January 5, 2011

The Marber Grid

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"In 1961, impressed by Marber’s covers for The Economist, Facetti commissioned him to design covers for Simeon Potter’s Our Language and Language in the Modern World. He then asked Marber to propose a new cover approach for the Penguin Crime series. Derek Birdsall and John Sewell (who died in 1981) were also asked to make proposals. Marber’s solution was accepted and he went on to design dozens of crime fiction covers. Seen as a series, these emerge as one of the outstanding achievements of British book cover design. Marber’s basic design was so successful that Facetti applied it, effectively unchanged, to the blue Pelicans and to the orange covers of Penguin fiction. Before long, its spirit pervaded the entire list.

Marber’s contribution is known, but from the outset it has never received as much acknowledgement as it deserves. In 1962, Herbert Spencer researched and wrote a sixteen-page article for Typographica magazine tracing the history and development of Penguin cover designs. Although seven of Marber’s Penguin Crime covers were shown and credited to him as individual designs, the new format devised by Marber was attributed to Facetti. After some deliberation, and having taken advice from colleagues, Marber sent a brief note to Spencer pointing out the oversight. He recalls that Spencer contacted former art director Hans Schmoller at Penguin, who confirmed that the new design was Marber’s work. In the following issue, Spencer went to the unusual length of publishing a two-page correction, which included copies of Marber’s handwritten proposal and cover grid, and a letter from Facetti. ‘There is an omission in your otherwise admirable piece on Penguins in Typographica 5 which I should have hastened to amend at proof stage,’ writes Facetti. ‘I should be grateful if, in fairness to Marber and for the historical record, you could print a correction . . .’

Marber’s design has an impeccable logic. It is based on a careful analysis of what needed to be retained and replaced. Penguin’s Mystery and Crime series, which followed Edward Young’s famous typographic design based on Gill Sans, had remained largely unchanged for 25 years. Even when Schmoller made some small adjustments around 1960, increasing the size of the title and author’s name and ranging them left, the three horizontal bands survived. Penguin had made a previous attempt to introduce pictorial covers. As consultant art director from 1956 to 1958, Abram Games designed a series of illustrated covers with a white band at the top carrying the title, author’s name and the Penguin colophon, but the publisher did not pursue it.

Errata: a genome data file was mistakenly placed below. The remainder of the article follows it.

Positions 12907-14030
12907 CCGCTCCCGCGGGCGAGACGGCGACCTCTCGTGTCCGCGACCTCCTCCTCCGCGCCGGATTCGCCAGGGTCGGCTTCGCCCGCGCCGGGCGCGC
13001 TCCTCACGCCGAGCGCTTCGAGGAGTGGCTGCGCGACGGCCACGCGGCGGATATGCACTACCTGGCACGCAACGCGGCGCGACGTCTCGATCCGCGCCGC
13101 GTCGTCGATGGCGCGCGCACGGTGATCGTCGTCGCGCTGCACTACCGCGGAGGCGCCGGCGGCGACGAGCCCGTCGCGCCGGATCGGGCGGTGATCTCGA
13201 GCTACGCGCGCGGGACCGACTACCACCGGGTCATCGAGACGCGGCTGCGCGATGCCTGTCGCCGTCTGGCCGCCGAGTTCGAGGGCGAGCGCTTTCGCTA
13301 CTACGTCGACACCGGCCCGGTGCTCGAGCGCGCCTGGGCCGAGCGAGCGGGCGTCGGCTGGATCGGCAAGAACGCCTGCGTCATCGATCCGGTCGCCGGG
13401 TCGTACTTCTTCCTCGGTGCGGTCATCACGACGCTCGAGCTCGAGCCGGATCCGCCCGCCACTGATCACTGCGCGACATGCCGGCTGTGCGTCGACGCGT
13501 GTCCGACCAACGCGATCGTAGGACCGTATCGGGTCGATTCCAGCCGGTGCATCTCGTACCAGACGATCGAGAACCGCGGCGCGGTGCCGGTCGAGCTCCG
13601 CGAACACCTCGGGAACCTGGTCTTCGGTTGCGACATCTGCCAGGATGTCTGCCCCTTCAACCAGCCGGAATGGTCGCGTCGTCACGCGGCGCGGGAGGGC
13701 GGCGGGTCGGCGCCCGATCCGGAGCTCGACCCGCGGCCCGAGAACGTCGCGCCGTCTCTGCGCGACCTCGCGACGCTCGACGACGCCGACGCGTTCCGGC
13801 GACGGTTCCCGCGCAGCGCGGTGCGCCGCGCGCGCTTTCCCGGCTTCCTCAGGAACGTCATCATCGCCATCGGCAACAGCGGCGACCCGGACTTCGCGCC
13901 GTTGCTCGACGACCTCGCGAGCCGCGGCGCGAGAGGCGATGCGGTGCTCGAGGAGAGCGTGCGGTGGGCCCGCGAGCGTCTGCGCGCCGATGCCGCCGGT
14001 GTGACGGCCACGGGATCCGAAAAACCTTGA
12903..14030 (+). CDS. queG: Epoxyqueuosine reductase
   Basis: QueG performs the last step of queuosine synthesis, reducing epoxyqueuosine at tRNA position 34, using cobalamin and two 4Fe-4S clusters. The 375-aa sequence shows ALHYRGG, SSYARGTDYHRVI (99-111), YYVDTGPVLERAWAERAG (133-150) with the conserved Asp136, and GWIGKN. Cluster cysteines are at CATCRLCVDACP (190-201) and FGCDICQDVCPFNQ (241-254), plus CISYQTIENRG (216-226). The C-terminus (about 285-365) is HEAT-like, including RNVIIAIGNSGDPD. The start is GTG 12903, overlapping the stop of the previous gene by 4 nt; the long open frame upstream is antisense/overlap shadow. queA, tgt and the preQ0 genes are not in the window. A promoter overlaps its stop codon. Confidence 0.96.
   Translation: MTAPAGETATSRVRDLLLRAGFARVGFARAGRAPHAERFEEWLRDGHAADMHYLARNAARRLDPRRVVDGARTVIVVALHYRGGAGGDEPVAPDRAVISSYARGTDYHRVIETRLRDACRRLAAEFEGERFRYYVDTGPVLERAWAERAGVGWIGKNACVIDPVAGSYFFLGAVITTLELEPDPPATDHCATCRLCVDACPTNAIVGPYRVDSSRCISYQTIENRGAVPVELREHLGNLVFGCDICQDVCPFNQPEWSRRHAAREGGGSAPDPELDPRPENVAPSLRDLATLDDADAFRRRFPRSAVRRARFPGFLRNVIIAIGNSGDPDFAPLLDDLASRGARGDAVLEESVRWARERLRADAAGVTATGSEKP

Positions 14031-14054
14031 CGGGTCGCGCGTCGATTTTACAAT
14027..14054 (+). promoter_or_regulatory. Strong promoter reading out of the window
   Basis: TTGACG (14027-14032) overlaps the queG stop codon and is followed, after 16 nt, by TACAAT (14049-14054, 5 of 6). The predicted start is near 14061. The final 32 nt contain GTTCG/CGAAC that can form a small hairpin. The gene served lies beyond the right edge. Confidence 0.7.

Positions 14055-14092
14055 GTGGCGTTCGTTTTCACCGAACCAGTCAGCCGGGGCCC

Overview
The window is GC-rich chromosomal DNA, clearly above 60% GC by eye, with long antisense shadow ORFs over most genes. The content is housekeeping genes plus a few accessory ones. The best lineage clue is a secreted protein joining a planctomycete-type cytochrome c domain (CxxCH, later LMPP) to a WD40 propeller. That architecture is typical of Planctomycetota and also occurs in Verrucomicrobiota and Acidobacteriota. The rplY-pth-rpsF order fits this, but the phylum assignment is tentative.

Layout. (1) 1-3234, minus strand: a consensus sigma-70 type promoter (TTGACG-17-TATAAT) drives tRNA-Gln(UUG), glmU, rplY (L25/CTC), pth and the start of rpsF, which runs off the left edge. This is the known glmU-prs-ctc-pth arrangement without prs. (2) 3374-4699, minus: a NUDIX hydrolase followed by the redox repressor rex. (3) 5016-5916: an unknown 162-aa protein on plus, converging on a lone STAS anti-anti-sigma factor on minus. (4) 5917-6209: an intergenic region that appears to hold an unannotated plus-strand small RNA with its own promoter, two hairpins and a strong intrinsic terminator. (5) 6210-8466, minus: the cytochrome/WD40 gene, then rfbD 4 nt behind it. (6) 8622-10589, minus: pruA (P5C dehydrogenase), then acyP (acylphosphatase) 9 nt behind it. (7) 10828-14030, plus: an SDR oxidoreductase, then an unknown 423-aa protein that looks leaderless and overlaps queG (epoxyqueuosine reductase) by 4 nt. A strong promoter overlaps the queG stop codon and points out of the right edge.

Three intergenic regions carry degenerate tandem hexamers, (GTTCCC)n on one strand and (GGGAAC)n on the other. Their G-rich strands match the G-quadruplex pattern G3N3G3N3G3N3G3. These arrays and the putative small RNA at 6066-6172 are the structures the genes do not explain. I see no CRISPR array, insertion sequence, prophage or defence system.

Two key observations guided Marber’s proposal. First, that ‘The Penguin identity is synonymous with the goodwill to Penguin which has been created over many years.’ Second, that Penguin Crime books are an integral part of this identity. For this reason, Marber decided to retain green as the series colour, though he chose a fresher shade, and he kept the horizontal banding. The image occupies just over two-thirds of the space, while the title section at the top is divided into three bands carrying colophon / series name / price, the title and the author’s name, with the type ranged left. Marber planned to use white at the top of the cover, referring to the central white title panel on Young’s design, before introducing all-green covers at a later date. In practice, though, both white-topped and all-green covers were published from 1961 until what is probably Marber’s final crime cover, for Ellery Queen’s The Scarlet Letters, in 1965. In either case, the author’s name is in white reversed out of green. Rules are used as needed to divide the bands. Marber chose the sans serif Standard (Akzidenz Grotesk), to preserve continuity with the earlier use of Gill. Setting the titles in all-lowercase after the initial cap, except for proper nouns, added to the books’ modernity. Marber was conscious of the Swiss Style, to which his typography is clearly indebted, but a visit to Switzerland, he says, ‘put me off Swiss design slightly’. He felt that the imposition of Swiss grids led to a lack of vitality.

Marber’s grid allows for different placements of title and author’s name depending on the length of the title and the needs of the design as a whole. There are small inconsistencies in some of the vertical measurements on a few of the books, probably due to printer’s error, but the basic design is sufficiently robust that it does not matter. Marber says that he received no brief from Facetti for the redesign. ‘It had nothing to do with him. He was only the person who actually commissioned me to do it.’ His proposal, which included five cover designs, was accepted as submitted, with no request for further refinements. Facetti then asked him to design twenty covers and all of these were accepted. Once printed, they were tested at airports and railway stations, which led to retailers sending the old designs back and requesting copies of the new covers instead.

Links of Interest: 
Olly Moss's Video Game Coveres Using the Grid
Romek Marber's Wikipedia Page
Marber Grid Pelican Books
Ministry of Type

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